This sounds more like poetry than physics, it doesn't seem like you have any clear definitions of "physical meaning" or "physical manifestation" or "non-local" in mind (what does it mean to say 'math' is non-local, for example?)

19. Jan 22, 2008

### peter0302

What I mean is that there are no physical manifestations of kinetic energy until there is a collision. You can observe an object whizzing by you and calculate its speed relative to a known distant object and know what will happen when they collide far in the future. That's what I mean by the math is non-local. You can calculate the result of what will happen light-years or years from here and now. But regardless, there is no physical aspect of the collision until they have _locally_ come together.

Same thing with entanglement observations. You can predict on paper what the outcome will be but you cannot see any connection between the results until you've brought the results together. So, again, the entanglement doesn't really manifest itself until the information comes together locally. Until then, the observations are entirely observer dependent in that both have exactly a 50% chance of seeing a photon pass through a polarizer, and therefore both think that their observations were unhindered by the other. It's only when the two observers meet that they realize there was a correlation between their observations.

In the one case, we're dealing with colliding bodies, and in the latter case, we're dealing with information, but the idea is the same. And I say again that I don't think one is spookier than the other.

Last edited: Jan 22, 2008
20. Jan 22, 2008

### JesseM

What is a "physical manifestation"? Would you say there are any physical manifestations of other coordinate-dependent quantities like an object's velocity or its x-coordinate?
I don't get it. Being able to predict the future from present observations is "non-local"? So any deterministic universe would be "non-local" in your sense? You can define words any way you please I suppose, but this sort of definition (and you still haven't given me a clear definition, just an example with some confusing commentary) doesn't seem to have any relation to the standard definition of locality, which just means that physical outcomes at a given point in spacetime can depend only on things in their past light cone. Do you agree that according to this definition, general relativity is a local theory, while no local hidden-variables theory could reproduce the statistics seen in entangled particles?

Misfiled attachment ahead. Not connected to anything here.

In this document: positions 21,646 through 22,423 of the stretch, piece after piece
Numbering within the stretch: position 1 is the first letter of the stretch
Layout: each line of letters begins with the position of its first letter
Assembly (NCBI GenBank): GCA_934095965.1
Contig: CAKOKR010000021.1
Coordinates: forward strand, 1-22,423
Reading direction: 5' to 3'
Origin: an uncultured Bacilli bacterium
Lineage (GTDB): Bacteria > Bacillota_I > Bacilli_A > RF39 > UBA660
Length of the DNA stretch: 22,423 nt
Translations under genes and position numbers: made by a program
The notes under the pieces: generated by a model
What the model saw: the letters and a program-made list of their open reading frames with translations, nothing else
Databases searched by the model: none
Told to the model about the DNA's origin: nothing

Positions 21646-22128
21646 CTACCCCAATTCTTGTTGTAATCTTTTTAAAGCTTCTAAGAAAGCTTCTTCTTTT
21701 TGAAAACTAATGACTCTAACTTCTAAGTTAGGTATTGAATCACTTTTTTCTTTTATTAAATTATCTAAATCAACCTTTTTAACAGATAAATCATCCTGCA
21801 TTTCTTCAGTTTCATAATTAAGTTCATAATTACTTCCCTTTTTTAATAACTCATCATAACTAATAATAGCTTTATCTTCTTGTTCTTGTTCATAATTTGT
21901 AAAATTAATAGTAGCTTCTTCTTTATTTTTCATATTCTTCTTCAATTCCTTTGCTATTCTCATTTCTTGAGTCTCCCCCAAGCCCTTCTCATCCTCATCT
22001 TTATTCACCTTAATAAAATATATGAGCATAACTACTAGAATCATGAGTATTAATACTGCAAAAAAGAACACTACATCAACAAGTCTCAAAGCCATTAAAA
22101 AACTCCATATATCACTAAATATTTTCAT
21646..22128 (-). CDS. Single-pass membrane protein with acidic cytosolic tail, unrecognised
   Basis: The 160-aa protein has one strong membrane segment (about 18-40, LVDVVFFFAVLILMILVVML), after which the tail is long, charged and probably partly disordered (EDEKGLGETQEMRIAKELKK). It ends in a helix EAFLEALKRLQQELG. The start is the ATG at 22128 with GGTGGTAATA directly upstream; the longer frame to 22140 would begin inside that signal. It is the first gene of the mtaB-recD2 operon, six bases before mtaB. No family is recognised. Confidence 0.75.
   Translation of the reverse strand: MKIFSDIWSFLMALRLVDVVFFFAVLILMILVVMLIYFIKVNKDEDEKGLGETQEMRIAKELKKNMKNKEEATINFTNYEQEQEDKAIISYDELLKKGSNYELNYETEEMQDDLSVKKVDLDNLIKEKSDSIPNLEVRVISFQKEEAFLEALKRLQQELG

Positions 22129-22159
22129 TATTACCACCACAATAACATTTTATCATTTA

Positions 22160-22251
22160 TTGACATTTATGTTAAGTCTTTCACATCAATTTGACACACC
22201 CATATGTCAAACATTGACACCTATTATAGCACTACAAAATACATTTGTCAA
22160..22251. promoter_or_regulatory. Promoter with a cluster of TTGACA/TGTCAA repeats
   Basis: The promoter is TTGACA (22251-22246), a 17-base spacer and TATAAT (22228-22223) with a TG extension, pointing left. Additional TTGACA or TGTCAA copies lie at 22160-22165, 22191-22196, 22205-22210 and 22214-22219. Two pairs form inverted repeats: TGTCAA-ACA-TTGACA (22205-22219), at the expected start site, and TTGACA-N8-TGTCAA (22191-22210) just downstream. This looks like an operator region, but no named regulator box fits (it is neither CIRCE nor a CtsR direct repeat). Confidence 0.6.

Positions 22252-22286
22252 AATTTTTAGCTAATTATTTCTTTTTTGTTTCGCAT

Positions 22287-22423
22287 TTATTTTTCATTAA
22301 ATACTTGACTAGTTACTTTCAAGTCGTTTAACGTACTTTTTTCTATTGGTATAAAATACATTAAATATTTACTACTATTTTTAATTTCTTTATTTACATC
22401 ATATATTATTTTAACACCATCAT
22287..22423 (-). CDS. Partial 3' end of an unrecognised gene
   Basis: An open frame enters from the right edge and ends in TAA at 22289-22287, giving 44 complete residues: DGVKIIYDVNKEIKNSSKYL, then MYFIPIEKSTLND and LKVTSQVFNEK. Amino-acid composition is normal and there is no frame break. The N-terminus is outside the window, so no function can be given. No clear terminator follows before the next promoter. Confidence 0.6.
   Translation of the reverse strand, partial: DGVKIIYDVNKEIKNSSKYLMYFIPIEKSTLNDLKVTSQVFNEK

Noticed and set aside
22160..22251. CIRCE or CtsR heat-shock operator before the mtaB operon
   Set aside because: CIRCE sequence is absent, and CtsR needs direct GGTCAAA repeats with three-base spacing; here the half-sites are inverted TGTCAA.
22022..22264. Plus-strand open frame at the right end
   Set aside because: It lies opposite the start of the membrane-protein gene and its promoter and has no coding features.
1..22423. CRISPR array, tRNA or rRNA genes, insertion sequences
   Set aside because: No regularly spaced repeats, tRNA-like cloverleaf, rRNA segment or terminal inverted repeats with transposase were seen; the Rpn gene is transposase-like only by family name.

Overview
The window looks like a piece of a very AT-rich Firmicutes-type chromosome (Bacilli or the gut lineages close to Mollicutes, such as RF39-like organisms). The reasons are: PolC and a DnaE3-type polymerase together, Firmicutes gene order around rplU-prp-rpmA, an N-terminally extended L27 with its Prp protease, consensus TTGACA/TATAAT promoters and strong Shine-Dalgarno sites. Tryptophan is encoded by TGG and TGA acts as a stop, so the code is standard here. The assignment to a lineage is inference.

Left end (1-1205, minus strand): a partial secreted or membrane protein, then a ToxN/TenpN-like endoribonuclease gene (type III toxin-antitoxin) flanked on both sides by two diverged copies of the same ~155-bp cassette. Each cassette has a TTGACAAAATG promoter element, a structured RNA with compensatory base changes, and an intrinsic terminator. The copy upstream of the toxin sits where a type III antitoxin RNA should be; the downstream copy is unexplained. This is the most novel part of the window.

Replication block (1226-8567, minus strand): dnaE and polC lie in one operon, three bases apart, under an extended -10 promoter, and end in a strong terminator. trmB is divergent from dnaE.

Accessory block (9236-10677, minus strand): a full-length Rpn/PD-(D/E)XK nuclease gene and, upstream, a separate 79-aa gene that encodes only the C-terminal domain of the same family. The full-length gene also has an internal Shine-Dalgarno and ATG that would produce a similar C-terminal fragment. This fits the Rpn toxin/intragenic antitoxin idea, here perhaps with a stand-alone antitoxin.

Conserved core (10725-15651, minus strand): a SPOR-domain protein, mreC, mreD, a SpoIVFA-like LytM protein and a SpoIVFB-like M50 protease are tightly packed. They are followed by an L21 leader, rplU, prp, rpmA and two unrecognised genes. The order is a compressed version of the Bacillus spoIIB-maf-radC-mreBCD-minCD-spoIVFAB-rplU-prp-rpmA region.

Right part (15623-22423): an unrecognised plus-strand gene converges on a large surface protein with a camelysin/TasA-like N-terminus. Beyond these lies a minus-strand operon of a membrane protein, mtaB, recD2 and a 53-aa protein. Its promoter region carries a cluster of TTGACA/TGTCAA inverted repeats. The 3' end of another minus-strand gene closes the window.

What you seem to be saying here is that there is no "physical aspect of the collision" until they actually collide, but you haven't provided any definition of what you mean by terms like "physical aspect" or "physical meaning" (when I talk about facts or quantities being 'physical', I just mean they are coordinate-independent, but this has nothing to do with time, a fact is still coordinate-independent regardless of whether it's already happened or hasn't happened yet from my point of view). Then you go from this statement to the notion that there is something "nonlocal" about kinetic energy, but I don't follow your reasoning, and you haven't defined what you mean by nonlocal either. Again, without providing any clear definition of what you mean by the various terms you use, this just sounds like intuitive poetry rather than meaningful statements about physics.
You can predict what statistics you will see after many measurements, but you can't predict the outcome of any particular pair of measurements.
What does "manifest itself" mean? If you just mean that you aren't aware of certain the outcomes of the measurements until the information from each one "comes together locally" in your brain, I suppose this is true, but this is true of any possible physical fact whatsoever. And why does this show that there is something nonlocal about entanglement?
In the classical case the outcome is dependent only on things in the past light cone of the event, in the case of entanglement no local theory where this is true can explain the correlations you get. That's why entanglement is seen as spooky. You can invent your own nonstandard definitions of terms if you want, but you can't deny that the above is true, regardless of what terms you use for it.

Last edited: Jan 22, 2008